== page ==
Saturday, February 14, 2015

St. John Catholic Church, Hamilton, KS


Located on the very east end of town, with a great view of the rolling Flint Hills beyond, the very modest St. John Catholic Church in Hamilton, Kansas is evidence of a parish that has always been small, but faithful.

It appears that both the parish and church building trace their origins to the same year of 1898.  The building was little more than a roof over worshipers' heads, and improvements to the structure came slowly over the years.  Most dramatically, the nave was lengthened by ten feet in 1912 in order to accommodate a confessional.  The discovery of oil in the area brought a brief influx of parishioners and resulted in an unusually large confirmation class of 20 in 1928.  

Evidently, the church building was once topped by a small tower, which was removed sometime after 1938.  At this same time, the interior was also thoroughly refurbished.



As a side note, I didn't have a chance to visit Holmes Sundry, but I wish that I had!

Bibliography

Mary K. Peltzer and Fr. Michael Peltzer, editors. The Catholic Diocese of Wichita Commemorates Its First 100 Years. Topeka, KS: Jostens Publications, 1987.

Friday, January 30, 2015

Former St. Mary Catholic Church, Rockville, NE


The early Polish Catholic pioneers who settled south of the Middle Loup River near Rockville, Nebraska found it difficult to practice their faith with no church nearby.  On Saturday evenings, Catholic families would board the train at Rockville and ride to Loup City, where they would attend Mass on Sunday morning, and return home in the afternoon.  Occasionally priests from Grand Island would also visit the area to celebrate the sacraments.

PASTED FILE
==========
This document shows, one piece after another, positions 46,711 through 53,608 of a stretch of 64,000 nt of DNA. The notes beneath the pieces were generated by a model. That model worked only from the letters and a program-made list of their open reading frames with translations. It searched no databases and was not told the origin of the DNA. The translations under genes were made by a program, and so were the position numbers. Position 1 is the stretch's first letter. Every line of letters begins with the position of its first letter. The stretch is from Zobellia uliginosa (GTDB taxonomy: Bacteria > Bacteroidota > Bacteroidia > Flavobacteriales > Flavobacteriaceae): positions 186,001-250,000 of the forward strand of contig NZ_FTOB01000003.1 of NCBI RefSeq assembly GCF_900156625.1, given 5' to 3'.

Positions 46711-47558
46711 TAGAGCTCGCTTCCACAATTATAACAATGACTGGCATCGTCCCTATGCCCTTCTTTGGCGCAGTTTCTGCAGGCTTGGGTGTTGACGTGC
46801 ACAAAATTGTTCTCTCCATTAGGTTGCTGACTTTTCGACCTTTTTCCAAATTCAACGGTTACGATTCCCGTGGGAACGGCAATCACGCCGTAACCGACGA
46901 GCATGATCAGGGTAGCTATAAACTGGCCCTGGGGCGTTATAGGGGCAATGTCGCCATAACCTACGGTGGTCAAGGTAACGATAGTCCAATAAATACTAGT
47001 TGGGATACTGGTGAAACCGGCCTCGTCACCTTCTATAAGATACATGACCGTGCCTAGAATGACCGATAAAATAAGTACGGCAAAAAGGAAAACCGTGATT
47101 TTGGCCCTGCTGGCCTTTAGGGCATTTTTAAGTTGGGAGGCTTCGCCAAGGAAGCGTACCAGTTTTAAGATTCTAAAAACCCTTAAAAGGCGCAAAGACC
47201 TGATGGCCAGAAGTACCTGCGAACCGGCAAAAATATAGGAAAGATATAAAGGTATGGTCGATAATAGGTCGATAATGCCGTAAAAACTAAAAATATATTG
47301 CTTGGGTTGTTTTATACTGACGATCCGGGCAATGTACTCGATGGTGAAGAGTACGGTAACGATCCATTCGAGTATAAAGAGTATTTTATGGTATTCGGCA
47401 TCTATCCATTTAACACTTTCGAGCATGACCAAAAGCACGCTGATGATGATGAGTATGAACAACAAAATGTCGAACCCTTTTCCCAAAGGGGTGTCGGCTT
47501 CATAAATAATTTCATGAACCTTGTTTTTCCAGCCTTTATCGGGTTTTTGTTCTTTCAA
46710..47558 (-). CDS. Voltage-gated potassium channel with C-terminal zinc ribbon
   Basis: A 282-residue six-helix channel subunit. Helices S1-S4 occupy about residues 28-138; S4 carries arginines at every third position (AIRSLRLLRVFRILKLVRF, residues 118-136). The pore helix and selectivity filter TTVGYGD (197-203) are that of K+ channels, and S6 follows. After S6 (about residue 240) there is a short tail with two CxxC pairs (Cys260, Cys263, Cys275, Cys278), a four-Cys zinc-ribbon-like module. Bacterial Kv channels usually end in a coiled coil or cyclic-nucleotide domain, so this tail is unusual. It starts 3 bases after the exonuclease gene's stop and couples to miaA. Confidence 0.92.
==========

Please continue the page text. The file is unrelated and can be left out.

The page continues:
This haphazard arrangement could not last, and the early settlers decided to send one of their strongest leaders, Joseph Roszczynialski(!) to plead their cause to the priests in Grand Island.  Their request for a permanent church was forwarded to Bishop Richard Scannell of Omaha, and the bishop granted permission shortly thereafter.  

Roszczynialski himself served as the architect and chief builder of the new 300-seat St. Mary of the Holy Rosary Church and also designed and built its high altar.  It's likely that Roszczynialski served as the architect for several other Polish Catholic churches in the area as well.  Construction of the 40 x 92 foot Rockville church began in the spring of 1908 and progressed rapidly.  The cornerstone was blessed on May 9, 1909 and by October 20th of the same year, the church was dedicated by Bishop Scanell.